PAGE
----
Choosing a hoist for moving and transferring people
By Paola 0 on Choosing a hoist for moving and transferring people4 min read
A hoist is a device that can consist either of a static or a mobile frame. This frame is composed by a lifting mechanism powered by battery, which reduces the need of lifting a person manually.
Hoists can be used to lift people; help them to stand and move, and transfer them in and out of bed, bath, or chair. It can make tasks a lot easier and more efficient for carers and provide comfort and support for the patients themselves. Ultimately the aim of using any manual handling equipment should be to reduce the risk of an injury to the lowest level possible but knowing how to use a hoist properly, is essential for the safety and care of patients.
Currently, there are two main types available on the market, the mobile and the overhead hoist. They are designed to meet different needs and fit into specific space outlines.
The mobile hoist is the most common type. It is designed for everyday use and is lightweight. As such, this means it is easy to manoeuver and unlike overhead hoists, it doesn’t require a track or rail.
If considering a mobile hoist, you need to take into account the space required to move and turn the hoist, especially when a person is being carried. You need to think whether there is enough room to manoeuvre it into the right position; if the legs of the hoist will fit under or around any furniture, such as bed, bath or chair; whether the floor surface is smooth enough to allow it to operate easily: thick carpet or threshold strips are difficult to move over.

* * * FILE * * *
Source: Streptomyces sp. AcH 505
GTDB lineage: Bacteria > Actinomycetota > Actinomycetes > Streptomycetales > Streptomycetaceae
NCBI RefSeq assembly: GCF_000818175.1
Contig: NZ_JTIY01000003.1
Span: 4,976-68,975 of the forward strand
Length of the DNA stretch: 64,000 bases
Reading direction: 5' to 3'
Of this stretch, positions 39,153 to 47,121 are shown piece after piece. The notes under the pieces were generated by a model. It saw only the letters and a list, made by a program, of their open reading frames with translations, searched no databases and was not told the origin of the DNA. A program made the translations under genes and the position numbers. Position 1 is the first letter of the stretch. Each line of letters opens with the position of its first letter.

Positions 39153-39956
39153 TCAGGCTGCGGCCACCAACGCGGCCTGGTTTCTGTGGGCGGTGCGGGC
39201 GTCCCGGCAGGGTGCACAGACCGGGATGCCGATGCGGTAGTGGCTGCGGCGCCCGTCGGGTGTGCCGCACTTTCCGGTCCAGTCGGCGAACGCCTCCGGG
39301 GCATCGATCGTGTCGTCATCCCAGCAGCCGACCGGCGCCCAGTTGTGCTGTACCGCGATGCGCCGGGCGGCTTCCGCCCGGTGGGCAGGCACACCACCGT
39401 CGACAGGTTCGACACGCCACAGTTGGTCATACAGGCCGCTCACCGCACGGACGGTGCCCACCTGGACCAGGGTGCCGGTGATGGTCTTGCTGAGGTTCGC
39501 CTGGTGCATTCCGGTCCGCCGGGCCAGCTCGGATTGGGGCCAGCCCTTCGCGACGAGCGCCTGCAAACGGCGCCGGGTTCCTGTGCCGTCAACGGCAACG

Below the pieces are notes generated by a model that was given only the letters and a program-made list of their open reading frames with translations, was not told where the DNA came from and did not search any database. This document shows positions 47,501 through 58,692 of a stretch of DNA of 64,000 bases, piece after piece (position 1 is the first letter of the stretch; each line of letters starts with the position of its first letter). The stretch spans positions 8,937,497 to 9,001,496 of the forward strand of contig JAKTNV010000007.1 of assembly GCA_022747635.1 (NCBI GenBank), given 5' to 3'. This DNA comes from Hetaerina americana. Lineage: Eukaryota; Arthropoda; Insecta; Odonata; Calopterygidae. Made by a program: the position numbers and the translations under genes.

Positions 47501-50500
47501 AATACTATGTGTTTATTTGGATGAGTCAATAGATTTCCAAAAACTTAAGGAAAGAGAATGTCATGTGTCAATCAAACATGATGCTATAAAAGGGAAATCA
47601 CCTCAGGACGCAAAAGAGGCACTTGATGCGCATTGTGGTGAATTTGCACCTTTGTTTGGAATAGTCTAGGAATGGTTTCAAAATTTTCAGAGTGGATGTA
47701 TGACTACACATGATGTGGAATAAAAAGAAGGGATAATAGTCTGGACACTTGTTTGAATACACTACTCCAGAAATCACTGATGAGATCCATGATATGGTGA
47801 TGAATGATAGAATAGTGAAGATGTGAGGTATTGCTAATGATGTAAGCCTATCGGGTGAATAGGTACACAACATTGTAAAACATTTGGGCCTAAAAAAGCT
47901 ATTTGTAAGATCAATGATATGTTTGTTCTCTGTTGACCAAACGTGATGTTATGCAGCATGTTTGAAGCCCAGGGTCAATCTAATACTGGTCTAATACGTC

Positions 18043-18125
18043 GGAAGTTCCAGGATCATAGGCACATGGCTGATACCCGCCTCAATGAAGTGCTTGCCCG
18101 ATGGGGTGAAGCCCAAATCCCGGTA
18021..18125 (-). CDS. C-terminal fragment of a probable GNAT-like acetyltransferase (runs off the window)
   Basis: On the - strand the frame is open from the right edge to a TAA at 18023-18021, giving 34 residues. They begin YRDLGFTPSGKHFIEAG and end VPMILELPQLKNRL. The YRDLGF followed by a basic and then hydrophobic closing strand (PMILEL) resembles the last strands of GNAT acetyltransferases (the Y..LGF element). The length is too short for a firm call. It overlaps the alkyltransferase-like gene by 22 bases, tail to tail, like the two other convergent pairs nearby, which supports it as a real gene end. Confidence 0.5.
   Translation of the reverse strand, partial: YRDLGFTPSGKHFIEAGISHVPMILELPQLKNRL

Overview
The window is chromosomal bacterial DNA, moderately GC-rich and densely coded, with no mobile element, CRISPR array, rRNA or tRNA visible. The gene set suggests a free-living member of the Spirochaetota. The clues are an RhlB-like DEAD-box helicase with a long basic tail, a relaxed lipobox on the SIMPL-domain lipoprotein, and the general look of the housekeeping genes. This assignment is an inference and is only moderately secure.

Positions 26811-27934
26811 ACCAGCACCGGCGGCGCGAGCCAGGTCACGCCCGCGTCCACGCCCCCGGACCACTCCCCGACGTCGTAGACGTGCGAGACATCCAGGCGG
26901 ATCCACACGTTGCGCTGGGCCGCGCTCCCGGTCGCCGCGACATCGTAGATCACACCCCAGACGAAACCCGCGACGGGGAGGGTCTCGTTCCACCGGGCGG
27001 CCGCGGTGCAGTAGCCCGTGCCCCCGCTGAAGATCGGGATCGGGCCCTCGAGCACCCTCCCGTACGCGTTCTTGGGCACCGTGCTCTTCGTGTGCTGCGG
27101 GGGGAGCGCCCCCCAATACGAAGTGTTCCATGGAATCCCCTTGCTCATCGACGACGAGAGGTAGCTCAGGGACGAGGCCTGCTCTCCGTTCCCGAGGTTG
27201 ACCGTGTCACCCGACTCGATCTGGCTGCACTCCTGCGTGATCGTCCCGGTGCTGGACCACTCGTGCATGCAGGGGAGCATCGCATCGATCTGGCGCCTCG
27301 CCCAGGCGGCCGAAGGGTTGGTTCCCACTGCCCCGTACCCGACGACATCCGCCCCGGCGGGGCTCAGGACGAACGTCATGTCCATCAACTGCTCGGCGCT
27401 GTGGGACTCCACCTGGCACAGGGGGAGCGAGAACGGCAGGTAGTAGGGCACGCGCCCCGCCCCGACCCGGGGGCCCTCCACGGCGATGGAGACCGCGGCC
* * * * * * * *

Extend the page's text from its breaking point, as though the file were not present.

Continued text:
They also need to be stored when not in use, preferably in an area where they are out of the way, and with a charging point for their battery.
Ceiling hoist is a different type of hoist that is fitted to the ceiling, making it ideal for users with narrow rooms and doesn’t take up floor space. In addition, it is designed to be safer not only for the patient but also for the carer as there are no risks related to the manual handling of the equipment.
In selecting a system, thought also needs to be given to structural considerations: ceiling joists may need to be reinforced, and doorways altered, to accommodate the track. A survey is always required before a ceiling hoist can be installed.
Ceiling hoists provide a powered lift of the service user, but may then be powered or manually moved between locations (traversed). The motor is usually at track height. In order to charge it, it has to be moved to a charging station when not in use.
Mobile and ceiling hoists are both valid for people with mobility restrictions. However, we recommend you consult with a specialist to understand which option is best for you.